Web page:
Anyway, in order to get rid of paper, I knew that I would have to digitize it and then store it in such a way as to find it as easily as I could find information in my physical file cabinet. To do this, I would need a scanner. Now I've had a flat-bed scanner for many years, but I understood from using it that it was in no way up to the task of digitizing my life. The process of individually putting each page of a document on the bed would be far too cumbersome to manage in a timely fashion. No...what I needed was a scanner than provided a paper-feed mechanism and that could handle paper fast. From doing research over the years, I had one and only one device in mind and the only reason I hadn't pulled the trigger yet was cost. That device was the Fujitsu ScanSnap and let me tell you, it is the best money I have ever spent on a piece of computer hardware, bar none. My only regret was not having picked this thing up sooner. To do it justice, I don't just want to explain the ScanSnap, I want to show it to you. More on that in a minute.
So I recognized a problem: too much paper. That was the first step. Now I needed to make an actionable plan to deal with it. That's where the ScanSnap came in. I started using it to scan papers in when they came in the mail. As soon as I came across something I needed to keep (my monthly bank statement, for instance), I digitized it and stored it on my hard drive and then shredded the document. Ah...a great feeling. I've been doing this for several months now and it has been very successful. However, nagging at the back of my mind (even though it was on my Someday/Maybe GTD list) was the massive task of tackling those file cabinets. Over the Thanksgiving break, I finally took the plunge and mapped out my paper processing workflow. This is my first attempt at the process, and I'm sure it will be enhanced and refined over time. In any case, based on a couple of e-mails I received in regards to my tweets about "Operation: Paperless Office", I thought I would share a video with you on how I am doing this. This also gives me a chance to showcase the Fujitsu ScanSnap, which I think is just a phenomenal device!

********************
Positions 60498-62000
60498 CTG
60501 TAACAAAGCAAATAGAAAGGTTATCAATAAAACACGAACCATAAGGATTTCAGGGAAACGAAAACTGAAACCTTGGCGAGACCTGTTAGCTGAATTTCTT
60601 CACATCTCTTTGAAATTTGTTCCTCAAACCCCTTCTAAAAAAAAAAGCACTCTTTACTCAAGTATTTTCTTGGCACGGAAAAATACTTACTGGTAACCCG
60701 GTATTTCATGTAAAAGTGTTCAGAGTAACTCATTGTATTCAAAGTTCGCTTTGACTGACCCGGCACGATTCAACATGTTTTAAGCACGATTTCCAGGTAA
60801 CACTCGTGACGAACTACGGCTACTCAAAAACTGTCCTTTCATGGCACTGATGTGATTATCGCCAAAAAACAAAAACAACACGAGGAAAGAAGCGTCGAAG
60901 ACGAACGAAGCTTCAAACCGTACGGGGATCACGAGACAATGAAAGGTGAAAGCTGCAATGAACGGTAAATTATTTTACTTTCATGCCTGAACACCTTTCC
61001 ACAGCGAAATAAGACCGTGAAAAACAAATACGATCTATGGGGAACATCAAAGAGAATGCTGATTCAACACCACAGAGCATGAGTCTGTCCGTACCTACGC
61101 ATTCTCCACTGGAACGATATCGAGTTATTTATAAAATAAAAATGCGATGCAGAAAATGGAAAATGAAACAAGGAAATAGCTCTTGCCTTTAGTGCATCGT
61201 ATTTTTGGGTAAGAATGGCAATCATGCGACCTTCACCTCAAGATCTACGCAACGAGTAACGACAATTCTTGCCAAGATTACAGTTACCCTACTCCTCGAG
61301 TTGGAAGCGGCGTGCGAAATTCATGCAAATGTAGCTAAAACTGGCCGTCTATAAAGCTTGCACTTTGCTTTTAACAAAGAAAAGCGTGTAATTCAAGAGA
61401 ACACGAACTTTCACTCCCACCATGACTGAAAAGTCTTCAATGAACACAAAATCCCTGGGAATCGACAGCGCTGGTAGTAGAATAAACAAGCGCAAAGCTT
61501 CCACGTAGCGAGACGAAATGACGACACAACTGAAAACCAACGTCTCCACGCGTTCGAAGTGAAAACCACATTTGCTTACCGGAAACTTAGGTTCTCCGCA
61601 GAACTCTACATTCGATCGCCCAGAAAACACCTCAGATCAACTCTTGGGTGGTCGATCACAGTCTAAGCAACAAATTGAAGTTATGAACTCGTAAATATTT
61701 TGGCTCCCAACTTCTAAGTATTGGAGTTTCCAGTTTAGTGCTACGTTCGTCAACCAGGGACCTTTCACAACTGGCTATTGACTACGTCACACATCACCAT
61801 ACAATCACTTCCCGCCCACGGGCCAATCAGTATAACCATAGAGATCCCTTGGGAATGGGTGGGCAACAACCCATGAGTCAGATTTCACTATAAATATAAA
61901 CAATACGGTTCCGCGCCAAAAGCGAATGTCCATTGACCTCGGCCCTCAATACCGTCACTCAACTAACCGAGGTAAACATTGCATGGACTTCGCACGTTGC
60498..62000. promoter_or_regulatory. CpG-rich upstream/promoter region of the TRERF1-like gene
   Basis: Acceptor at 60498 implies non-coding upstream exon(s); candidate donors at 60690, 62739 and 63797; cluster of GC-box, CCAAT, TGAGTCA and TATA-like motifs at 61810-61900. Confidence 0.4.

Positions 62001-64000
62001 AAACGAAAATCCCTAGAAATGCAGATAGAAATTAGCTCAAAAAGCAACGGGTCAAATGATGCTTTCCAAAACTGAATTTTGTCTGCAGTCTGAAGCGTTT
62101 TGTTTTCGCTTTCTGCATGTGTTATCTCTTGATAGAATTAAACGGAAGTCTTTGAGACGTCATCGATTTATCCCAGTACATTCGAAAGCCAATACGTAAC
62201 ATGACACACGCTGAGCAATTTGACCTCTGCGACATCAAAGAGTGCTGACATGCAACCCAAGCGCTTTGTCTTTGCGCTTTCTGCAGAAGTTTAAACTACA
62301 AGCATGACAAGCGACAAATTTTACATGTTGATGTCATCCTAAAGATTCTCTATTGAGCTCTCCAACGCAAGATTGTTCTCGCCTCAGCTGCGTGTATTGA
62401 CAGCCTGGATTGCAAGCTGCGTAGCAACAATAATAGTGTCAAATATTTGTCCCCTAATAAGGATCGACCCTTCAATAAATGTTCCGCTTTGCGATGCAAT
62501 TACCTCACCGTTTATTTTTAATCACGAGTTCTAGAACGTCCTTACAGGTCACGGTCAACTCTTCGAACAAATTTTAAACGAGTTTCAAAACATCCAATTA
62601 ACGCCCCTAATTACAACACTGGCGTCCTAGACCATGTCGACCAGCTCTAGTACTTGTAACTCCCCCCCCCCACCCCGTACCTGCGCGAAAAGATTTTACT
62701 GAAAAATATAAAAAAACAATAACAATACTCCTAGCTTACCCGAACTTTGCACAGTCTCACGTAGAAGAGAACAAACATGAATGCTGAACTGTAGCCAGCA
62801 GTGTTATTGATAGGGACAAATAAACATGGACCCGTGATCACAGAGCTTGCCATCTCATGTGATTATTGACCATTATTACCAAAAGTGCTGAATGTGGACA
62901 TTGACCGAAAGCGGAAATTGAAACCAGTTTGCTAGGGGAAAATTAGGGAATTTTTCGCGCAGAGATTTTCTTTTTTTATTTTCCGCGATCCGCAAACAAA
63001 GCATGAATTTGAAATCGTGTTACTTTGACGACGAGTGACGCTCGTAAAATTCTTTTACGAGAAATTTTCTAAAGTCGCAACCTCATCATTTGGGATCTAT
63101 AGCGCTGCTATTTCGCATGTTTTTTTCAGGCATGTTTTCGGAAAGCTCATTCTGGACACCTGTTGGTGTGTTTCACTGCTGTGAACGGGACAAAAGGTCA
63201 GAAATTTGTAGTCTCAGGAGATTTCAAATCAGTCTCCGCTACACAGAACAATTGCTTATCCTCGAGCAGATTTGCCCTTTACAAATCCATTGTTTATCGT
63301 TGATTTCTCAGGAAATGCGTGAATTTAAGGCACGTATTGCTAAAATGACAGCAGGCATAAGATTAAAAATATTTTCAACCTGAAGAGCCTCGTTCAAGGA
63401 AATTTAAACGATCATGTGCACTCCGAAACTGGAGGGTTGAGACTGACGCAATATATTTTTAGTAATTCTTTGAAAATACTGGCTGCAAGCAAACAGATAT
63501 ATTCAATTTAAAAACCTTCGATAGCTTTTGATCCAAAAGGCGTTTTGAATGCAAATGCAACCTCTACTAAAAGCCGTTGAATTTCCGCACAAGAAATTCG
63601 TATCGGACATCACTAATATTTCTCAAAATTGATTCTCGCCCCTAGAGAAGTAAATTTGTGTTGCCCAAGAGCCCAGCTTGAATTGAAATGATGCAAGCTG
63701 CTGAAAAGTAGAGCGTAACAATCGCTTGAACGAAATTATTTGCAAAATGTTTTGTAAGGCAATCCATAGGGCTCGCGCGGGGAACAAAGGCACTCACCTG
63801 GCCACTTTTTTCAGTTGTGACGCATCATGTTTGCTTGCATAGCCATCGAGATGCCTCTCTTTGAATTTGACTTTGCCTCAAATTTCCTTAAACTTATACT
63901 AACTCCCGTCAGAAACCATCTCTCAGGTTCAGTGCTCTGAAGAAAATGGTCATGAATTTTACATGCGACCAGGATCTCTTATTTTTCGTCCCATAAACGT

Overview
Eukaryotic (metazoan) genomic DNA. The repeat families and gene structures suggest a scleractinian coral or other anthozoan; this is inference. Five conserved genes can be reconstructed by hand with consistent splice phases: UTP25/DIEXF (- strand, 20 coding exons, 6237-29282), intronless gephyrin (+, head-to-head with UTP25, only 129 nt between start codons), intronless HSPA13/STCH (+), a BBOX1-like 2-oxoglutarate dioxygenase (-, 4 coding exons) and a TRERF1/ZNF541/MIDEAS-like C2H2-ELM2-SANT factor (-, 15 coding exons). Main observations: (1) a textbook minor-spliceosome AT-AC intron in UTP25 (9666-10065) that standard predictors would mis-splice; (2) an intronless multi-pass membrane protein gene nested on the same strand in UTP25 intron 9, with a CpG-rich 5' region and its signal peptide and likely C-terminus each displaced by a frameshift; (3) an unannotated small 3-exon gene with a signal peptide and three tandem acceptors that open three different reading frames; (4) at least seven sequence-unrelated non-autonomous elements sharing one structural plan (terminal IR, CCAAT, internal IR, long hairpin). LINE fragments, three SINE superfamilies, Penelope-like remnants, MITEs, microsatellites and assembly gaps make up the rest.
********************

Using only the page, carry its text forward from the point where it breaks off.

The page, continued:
First up, here is a brief note I made when I was thinking through the process. (Yes...I believe in the power of prototyping and visual rendering even when I'm not doing application development!).
It turns out that so far this is working nicely. The following videos describe the ScanSnap functionality and show you my paper processing workflow in action. A couple of notes about the videos. First, I have a face for radio and a voice for print, so try to ignore the narrator and focus on the content. Second, I used my son's Flip video for this rather than my hi-def camcorder. I was kind of giving the Flip a trial run to test some things out and after going through the entire process, I thought it flowed pretty well and I was afraid if I tried to re-record it to be more "professional" then it would just come off feeling scripted and contrived. What you get here is me just trying to describe the process as if I was talking with you face to face. Take that as you will. :-)
As you'll see if you check out the videos, another important component of my paper processing workflow is Dropbox. This service is an excellent way to replicate data across systems and functions as a temporary to permanent backup system. With it, I feel comfortable knowing that I can destroy a document as soon as the ScanSnap captures it. Dropbox provides a free and premium service. Check out their website to learn more and get started with a free account. If you use my referral link, you'll get an additional 250 MB of space on top of the 2 GB they give you for free (so will I...thanks!).
If you have questions or suggestions, I'd love to hear them. Cheers!
Check out DropBox and get 250 MB extra
Order the Fujitsu ScanSnap from Amazon: Windows version | Mac version